Thurmond, WV


“Absence is a house so vast that inside you will pass through its walls and hang pictures on the air.” – Pablo Neruda


Ever Heard Of A Near-Ghost Town?

Some call this place a ghost town; others say that’s not quite accurate. A somewhat peculiar, yet serene place, Thurmond, West Virginia today has only 5 permanent residents. All of them hold elected offices and together give a unique character to this near-ghost town. It’s located between New River and Beury Mountain in West Virginia and served as an important stop for the Chesapeake & Ohio Railroad prior to the advent of the diesel locomotive era. And we, your travel maniacs at Hop America, had a blast here.

The town was named after Confederate Captain William Thurmond, who had surveyed land in the county and was offered 73 acres of it along the river for just $20 as a good will gesture. It was formally incorporated in 1900, but there was very little growth. As a matter of fact, only one house was constructed. The subsequent boomtown that Thurmond became was thanks to Thomas G. McKell of Glen Jean, who had negotiated with the railroad for a branch up Dunloup Creek in 1892. As it happened, the Loup Creek line was one of the railroad’s busiest branches in the New River region.

The Rise And Fall Of Thurmond, West Virginia

And when we say boomtown, we mean it. During the first two decades of the 1900s, Thurmond handled more freight than Cincinnati, Ohio and Richmond, Virginia combined. The growth was so great that the railroad depot hosted over 95,000 passengers yearly. The town was a dry community, which is why McKell built another small community across the New River. This is also where he opened his Dun Glen Hotel in 1901, which had 100 rooms. It ultimately became famous for hosting the longest-lasting poker game in the world of 14 years.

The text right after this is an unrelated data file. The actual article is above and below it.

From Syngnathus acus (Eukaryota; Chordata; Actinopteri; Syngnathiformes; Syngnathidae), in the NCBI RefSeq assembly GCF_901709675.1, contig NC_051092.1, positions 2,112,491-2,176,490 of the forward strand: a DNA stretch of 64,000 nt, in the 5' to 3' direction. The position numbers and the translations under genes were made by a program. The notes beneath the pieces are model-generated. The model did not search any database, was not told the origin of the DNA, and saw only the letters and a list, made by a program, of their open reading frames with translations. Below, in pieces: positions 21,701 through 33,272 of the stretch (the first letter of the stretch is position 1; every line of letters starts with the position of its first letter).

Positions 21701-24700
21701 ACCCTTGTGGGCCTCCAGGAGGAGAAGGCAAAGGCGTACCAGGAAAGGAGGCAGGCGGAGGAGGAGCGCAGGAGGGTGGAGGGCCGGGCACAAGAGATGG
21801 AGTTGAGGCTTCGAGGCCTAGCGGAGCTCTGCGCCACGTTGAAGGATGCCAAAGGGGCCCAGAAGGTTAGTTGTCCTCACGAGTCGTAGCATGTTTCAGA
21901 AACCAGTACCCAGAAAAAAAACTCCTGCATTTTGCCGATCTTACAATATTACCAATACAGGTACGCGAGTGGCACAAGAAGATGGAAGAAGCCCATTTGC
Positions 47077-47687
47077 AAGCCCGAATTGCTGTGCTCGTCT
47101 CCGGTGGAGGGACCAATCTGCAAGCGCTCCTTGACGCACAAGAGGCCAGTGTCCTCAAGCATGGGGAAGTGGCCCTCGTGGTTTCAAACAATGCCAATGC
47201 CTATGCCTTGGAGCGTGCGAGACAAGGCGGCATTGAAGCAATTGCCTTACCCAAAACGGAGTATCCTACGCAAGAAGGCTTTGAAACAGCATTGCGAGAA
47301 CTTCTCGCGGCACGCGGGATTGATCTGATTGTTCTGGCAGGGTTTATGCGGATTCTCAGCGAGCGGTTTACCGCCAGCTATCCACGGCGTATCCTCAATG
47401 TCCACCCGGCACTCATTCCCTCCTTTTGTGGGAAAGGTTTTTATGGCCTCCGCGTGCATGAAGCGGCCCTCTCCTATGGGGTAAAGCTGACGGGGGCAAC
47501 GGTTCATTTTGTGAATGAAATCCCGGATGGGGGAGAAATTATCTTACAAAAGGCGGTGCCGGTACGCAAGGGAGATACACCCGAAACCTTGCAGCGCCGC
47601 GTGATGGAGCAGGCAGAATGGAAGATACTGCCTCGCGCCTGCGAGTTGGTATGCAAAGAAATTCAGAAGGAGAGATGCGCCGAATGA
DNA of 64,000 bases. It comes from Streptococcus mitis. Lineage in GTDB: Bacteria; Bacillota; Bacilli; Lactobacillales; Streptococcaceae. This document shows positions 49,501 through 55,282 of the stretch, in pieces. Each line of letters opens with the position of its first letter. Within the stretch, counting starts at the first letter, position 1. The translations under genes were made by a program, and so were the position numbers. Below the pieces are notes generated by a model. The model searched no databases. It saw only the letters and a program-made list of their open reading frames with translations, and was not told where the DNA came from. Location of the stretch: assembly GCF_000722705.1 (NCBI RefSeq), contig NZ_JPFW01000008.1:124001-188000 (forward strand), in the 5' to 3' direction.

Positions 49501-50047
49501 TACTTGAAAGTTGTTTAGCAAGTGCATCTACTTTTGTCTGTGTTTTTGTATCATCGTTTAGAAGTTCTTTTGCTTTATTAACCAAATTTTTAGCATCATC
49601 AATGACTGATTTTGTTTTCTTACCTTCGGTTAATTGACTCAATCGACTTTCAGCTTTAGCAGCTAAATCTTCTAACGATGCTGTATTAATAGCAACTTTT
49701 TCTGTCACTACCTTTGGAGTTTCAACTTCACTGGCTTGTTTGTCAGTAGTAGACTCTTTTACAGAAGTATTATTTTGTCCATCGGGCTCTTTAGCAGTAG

Much of Thurmond’s boomtown rhetoric was crippled with the passing of prohibition in 1914. Subsequently, in 1922, a large fire destroyed parts of the town, in addition to the fact that just 8 years later, in 1930, the Dun Glen Hotel also burned. From then on, the town was in a downward spiral. The Thurmond National Bank closed in 1931 and the New River Bank moved to Oak Hill in 1935. The Armor Meat Company shut down in 1932 and a telephone district office went out of business in 1938.

Why Not Visit Thurmond And Witness Its Charms In Person?

As the Great Depression overtook the county by the 1930s, the hustle and bustle of the town pretty much died down. A small revival touched Thurmond during World War II, as coal was in high demand at the time to fuel the war effort. Fast forward to 1978, when the National Park Service established the New River Gorge National River for preservation purposes. The area, as well as the river itself, are outstandingly breathtaking, much like the historic values of the entire region. In 1984, the Thurmond Historic District was also placed on the National Register of Historic Places.

Nowadays, there are only 5 folks in Thurmond, which is the main reason for the designation “near-ghost town.” What’s peculiar is that, despite increasing interest by people from around the country to purchase land and settle in Thurmond, as the remaining residents either move on or pass away, the houses and land they sit on become property of the National Park Service. Hence, the National Park Service removes intrusive buildings in town and only restores ones that contribute to the historic district.




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